Customers make purchases in order to satisfy needs. Some of these needs are basic and must be filled by everyone on the planet, example: food and shelter, while others are not required for basic survival and vary depending on the person. Sometimes in the consumer market people are involved in a purchase decision, example: in planning for a family vacation the father may make the hotel reservations but others in the family may have input on the hotel choice. Therefore, understanding consumer purchase behavior involves not only understanding how decisions are made but also understanding the dynamics that influence purchases.
Consumer buyer behavior refers to the buying behavior of final consumers (individuals and households who buy goods and services for personal consumption). All of there final consumers combine to make up the consumer market.
Customers go through a five-stage decision-making process in any purchase: 1.
Need Recognition & Problem Awareness
Evaluation of Alternatives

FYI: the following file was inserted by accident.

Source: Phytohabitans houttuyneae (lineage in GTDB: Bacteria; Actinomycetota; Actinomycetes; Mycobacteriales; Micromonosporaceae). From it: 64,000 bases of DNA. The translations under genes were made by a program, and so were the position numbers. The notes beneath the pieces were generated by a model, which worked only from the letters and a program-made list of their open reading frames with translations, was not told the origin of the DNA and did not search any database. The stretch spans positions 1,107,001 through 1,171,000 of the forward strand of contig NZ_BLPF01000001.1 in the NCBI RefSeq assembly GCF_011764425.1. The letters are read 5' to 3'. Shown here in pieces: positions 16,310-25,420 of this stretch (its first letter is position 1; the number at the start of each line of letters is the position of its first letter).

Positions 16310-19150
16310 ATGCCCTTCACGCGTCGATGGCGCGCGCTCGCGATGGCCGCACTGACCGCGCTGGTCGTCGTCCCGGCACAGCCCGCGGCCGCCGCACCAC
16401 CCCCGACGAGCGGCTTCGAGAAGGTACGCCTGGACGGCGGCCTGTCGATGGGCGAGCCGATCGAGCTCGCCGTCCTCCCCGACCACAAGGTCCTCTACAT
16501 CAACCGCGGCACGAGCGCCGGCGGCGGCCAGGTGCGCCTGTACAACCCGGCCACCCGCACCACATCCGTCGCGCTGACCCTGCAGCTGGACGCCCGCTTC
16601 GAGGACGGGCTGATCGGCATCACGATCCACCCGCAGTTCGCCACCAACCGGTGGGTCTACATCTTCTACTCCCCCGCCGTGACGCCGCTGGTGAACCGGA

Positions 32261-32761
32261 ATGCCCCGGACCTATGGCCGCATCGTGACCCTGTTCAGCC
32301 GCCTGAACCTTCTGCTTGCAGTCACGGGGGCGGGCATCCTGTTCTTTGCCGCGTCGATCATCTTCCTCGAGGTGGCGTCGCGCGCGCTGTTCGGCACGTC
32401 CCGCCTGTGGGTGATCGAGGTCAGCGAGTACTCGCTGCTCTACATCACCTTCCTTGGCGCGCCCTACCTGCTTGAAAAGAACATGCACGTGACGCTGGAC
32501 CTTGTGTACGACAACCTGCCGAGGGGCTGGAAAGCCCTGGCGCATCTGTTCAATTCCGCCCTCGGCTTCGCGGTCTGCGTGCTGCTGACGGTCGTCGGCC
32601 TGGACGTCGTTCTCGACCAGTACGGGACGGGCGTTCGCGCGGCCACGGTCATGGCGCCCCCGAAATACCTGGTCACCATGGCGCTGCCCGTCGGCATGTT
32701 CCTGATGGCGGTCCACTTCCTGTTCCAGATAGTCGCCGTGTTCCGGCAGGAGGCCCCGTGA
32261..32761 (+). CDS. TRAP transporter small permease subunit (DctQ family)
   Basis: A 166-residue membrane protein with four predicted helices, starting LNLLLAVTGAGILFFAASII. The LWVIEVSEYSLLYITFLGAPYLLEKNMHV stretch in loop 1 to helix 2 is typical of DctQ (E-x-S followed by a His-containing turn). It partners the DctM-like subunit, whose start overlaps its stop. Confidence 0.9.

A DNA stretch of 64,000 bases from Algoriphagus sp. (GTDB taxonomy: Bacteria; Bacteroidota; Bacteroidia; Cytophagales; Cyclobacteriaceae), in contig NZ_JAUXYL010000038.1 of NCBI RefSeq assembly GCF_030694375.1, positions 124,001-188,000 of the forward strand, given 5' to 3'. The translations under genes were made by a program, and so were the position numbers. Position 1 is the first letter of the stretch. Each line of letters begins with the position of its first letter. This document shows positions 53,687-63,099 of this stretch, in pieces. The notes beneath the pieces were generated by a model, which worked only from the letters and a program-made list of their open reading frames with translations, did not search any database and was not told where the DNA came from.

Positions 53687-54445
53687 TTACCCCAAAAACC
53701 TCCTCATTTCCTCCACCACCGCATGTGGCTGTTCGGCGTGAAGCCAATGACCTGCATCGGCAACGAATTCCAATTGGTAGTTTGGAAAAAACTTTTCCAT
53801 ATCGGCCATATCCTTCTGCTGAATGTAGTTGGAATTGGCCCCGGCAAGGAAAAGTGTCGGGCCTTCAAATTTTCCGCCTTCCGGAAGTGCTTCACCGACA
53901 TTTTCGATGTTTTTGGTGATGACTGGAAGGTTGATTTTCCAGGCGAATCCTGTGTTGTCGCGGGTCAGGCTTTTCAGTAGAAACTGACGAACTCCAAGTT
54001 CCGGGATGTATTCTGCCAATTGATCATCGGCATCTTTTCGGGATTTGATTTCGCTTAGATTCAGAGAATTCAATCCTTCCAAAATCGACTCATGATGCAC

The model implies that customers pass through all stages in every purchase, however, in routine purchases, customers often skip or reverse some of the stages. For example: a student buying a favorite hamburger would recognize the need (hunger) and go right to the purchase decision, skipping information search and evaluation. However, the model is very useful when it comes to understanding any purchase that required some deliberation.
The buying process starts with need recognition, where the buyer recognizes a problem or need (example: I am hungry or we need a sofa) or else responds to a marketing stimulus (example: you pass a café and are attracted by the aroma of coffee and muffins). At this stage the decision-making process may stall if the consumer is not motivated to continue. However, if the consumer does have the internal drive to satisfy the need, they will continue to the next step.
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